Power of Attorney for Finances
How Power of Attorney for Finances Works
A power of attorney for finances is a document that appoints a person -- or sometimes an institution such as a bank or trust company -- to handle someone's financial affairs. A power of attorney for finances can also be used to make life easier for your parents, for example, or loved ones even though they still make decisions and handle some financial matters themselves. Or it can be used to handle all their financial matters when they're incapable of doing so themselves. For information about how to set up a power of attorney for finances, see Power of Attorney for Finances: A Step-by-Step Guide.
First, however, it's a good idea for you and the person in your care to familiarize yourselves with the basics concerning how a power of attorney for finances works.
Why Would Someone Need a Power of Attorney?
A power of attorney for finances can be used to ease the burden of handling financial affairs. The document can allow the appointed person -- called an "agent" or "attorney-in-fact" -- to handle everyday financial matters such as rent, insurance, and doctors' bills, as well as major matters such as sale of assets or the management of a business, property, or investments. Many people also choose to limit the power of attorney, keeping major decisions for themselves as long as they're mentally competent.
A power of attorney can also serve to protect older adults if and when they become incapacitated. If someone doesn't have a power of attorney and becomes unable to handle financial affairs -- because of an illness, dementia, or stroke, for example -- a court might need to appoint an individual (known as a guardian or conservator) to act on the person's behalf. Such court proceedings are expensive and time-consuming, and the person in your care might not wind up with someone he would want to act on his behalf. A properly executed durable power of attorney avoids all this.
Is a Power of Attorney Always Necessary?
Under a few circumstances, a power of attorney isn't necessary. For example, if all of a person's assets and income are also in his spouse's name -- as in the case of a joint bank account, a deed, or a joint brokerage account -- a power of attorney might not be necessary.
Many people might also have a living trust that appoints a trusted person (such as an adult child, other relative, or family friend) to act as trustee, and in which they have placed all their assets and income. (Unlike a power of attorney, a revocable living trust avoids probate if the person dies.)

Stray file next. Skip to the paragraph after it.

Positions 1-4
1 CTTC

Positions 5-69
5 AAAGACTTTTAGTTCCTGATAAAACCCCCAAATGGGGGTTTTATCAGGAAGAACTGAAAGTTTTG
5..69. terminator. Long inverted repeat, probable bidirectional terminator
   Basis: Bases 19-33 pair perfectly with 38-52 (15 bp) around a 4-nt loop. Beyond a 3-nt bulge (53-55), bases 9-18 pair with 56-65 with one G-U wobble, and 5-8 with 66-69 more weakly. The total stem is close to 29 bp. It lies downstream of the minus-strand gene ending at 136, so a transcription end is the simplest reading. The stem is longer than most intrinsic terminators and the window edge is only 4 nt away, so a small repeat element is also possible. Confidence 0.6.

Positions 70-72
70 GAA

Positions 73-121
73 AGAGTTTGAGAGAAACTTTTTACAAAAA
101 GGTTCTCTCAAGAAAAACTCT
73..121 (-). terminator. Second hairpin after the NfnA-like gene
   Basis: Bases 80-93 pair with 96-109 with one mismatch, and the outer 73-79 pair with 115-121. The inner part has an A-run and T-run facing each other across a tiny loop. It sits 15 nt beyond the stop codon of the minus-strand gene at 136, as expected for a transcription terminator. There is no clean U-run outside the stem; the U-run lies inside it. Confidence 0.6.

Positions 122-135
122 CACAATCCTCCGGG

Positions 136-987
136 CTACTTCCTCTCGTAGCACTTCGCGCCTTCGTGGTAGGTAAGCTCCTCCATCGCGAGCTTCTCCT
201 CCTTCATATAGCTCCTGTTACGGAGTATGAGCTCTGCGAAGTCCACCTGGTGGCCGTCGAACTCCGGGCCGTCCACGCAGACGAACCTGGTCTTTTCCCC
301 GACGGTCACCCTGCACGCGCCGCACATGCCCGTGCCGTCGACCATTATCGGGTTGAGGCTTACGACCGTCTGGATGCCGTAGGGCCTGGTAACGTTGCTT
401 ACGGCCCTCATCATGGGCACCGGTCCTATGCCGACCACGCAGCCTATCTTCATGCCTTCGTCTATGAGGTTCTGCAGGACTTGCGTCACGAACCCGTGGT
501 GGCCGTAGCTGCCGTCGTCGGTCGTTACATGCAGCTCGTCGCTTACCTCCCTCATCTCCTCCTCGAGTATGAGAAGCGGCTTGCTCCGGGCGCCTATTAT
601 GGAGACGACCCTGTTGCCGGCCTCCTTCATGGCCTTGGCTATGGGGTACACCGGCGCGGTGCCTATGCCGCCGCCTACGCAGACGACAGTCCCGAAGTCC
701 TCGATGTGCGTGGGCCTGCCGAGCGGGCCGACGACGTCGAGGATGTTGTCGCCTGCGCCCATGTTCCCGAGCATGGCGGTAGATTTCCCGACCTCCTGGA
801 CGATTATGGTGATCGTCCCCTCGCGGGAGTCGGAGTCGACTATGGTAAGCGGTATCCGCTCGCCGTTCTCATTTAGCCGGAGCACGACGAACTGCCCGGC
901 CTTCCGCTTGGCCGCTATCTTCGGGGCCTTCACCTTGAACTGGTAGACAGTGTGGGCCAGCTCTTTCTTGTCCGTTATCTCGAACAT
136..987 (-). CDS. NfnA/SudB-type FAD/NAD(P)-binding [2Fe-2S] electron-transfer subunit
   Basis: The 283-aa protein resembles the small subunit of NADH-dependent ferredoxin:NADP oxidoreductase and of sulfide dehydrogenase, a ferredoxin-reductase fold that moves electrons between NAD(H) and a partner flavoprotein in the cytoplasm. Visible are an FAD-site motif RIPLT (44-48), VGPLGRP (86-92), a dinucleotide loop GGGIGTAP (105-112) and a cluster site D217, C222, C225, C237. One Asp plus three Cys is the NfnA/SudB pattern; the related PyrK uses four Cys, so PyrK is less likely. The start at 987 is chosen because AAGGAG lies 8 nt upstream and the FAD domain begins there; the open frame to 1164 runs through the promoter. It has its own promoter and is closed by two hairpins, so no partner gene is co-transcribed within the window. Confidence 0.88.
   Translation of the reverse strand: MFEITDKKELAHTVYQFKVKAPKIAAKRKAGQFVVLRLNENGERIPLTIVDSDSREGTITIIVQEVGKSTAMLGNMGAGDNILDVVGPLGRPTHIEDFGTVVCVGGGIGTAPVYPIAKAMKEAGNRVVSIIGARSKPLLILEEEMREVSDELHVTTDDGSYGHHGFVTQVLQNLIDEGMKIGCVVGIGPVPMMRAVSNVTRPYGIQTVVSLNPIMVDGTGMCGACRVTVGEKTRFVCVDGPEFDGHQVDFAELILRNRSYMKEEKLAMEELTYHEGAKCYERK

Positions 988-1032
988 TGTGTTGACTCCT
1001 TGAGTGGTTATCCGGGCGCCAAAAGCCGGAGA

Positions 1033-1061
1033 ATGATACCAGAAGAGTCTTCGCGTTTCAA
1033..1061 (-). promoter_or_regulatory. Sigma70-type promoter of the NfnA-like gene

But even if spouses have joint accounts and property titles, or a living trust, a durable power of attorney is still a good idea. That's because there may be assets or income that were left out of the joint accounts or trust, or that came to one of the spouses later. A power of attorney can provide for the agent -- who can be the same person as the living trust's trustee -- to handle these matters whenever they arise.
Power of Attorney Types
There are several types of power of attorney for finances:
General Power of Attorney
This document gives the agent authority in all situations (except for those specifically excluded in the document), including handling bank and investment transactions, accessing safe deposit boxes, buying and selling property, entering into contracts, filing tax returns, and managing government benefits. In some states, a general power of attorney could include creating or amending trusts during the senior's lifetime, or transferring assets into trusts. A general power of attorney lasts until a date specified in the document or, if there is no stated ending date, until the principal -- the person -- dies or revokes the document. A general power of attorney also ends when the person becomes incapacitated, unless the document is also designated as "durable" (see below). A general power of attorney does not, however, mean that the person gives up authority over his own affairs. As long as he is mentally competent, he keeps authority over all his own financial decisions, with the agent acting only as an "assistant" financial manager.
Specific Power of Attorney
This document gives an agent authority only in specific situations named in the document, such as operating a business, making gifts or donations, collecting debts, or closing the sale of a home and distributing the proceeds. The specific power of attorney remains in effect until a particular date stated in the document, until the named transactions are completed, or until the principal becomes incapacitated, dies, or revokes the document.
Durable Power of Attorney
This is the type of power of attorney that remains in effect and permits the designated agent to take care of all the person's financial affairs if and when he becomes incapacitated, either temporarily or permanently. If the person doesn't specifically designate a power of attorney as "durable," it will automatically end if he becomes incapacitated.
Springing Power of Attorney